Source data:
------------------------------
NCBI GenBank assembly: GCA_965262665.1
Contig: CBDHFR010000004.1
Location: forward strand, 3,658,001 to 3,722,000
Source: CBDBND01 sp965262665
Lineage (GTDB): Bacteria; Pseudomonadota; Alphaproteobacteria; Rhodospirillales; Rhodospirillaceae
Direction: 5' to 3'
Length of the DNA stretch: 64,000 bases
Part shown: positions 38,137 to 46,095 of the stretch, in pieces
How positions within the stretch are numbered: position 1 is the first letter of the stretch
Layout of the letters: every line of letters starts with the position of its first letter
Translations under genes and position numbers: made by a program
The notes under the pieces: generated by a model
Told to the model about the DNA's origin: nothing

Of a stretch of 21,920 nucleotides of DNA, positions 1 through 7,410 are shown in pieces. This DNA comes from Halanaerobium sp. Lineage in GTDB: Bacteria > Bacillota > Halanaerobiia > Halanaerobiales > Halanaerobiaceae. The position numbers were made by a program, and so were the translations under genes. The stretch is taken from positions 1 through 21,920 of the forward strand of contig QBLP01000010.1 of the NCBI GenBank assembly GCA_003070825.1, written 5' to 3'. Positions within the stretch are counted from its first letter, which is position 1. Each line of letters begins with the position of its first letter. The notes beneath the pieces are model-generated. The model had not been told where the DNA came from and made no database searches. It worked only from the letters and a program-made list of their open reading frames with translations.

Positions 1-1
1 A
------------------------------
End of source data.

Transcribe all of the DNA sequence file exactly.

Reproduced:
NCBI GenBank assembly: GCA_965262665.1
Contig: CBDHFR010000004.1
Location: forward strand, 3,658,001 to 3,722,000
Source: CBDBND01 sp965262665
Lineage (GTDB): Bacteria; Pseudomonadota; Alphaproteobacteria; Rhodospirillales; Rhodospirillaceae
Direction: 5' to 3'
Length of the DNA stretch: 64,000 bases
Part shown: positions 38,137 to 46,095 of the stretch, in pieces
How positions within the stretch are numbered: position 1 is the first letter of the stretch
Layout of the letters: every line of letters starts with the position of its first letter
Translations under genes and position numbers: made by a program
The notes under the pieces: generated by a model
Told to the model about the DNA's origin: nothing

Of a stretch of 21,920 nucleotides of DNA, positions 1 through 7,410 are shown in pieces. This DNA comes from Halanaerobium sp. Lineage in GTDB: Bacteria > Bacillota > Halanaerobiia > Halanaerobiales > Halanaerobiaceae. The position numbers were made by a program, and so were the translations under genes. The stretch is taken from positions 1 through 21,920 of the forward strand of contig QBLP01000010.1 of the NCBI GenBank assembly GCA_003070825.1, written 5' to 3'. Positions within the stretch are counted from its first letter, which is position 1. Each line of letters begins with the position of its first letter. The notes beneath the pieces are model-generated. The model had not been told where the DNA came from and made no database searches. It worked only from the letters and a program-made list of their open reading frames with translations.

Positions 1-1
1 A